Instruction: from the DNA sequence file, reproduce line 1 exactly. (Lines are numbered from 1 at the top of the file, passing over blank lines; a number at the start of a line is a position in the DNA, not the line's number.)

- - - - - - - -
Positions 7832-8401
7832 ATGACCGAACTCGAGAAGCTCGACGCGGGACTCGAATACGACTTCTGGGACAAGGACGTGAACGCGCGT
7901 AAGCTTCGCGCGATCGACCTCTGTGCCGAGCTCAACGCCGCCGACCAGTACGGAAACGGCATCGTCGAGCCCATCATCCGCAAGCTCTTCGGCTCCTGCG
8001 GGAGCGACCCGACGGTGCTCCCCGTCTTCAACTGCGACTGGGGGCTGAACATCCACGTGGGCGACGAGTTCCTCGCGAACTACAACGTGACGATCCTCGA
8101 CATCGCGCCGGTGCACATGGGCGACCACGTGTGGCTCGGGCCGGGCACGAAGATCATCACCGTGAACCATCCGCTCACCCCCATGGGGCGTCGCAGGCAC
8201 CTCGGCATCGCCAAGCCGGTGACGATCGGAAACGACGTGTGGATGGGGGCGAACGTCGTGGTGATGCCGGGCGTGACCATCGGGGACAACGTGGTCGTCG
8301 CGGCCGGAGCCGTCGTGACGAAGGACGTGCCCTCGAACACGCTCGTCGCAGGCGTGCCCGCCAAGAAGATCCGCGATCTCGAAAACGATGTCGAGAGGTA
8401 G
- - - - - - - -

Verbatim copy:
Positions 7832-8401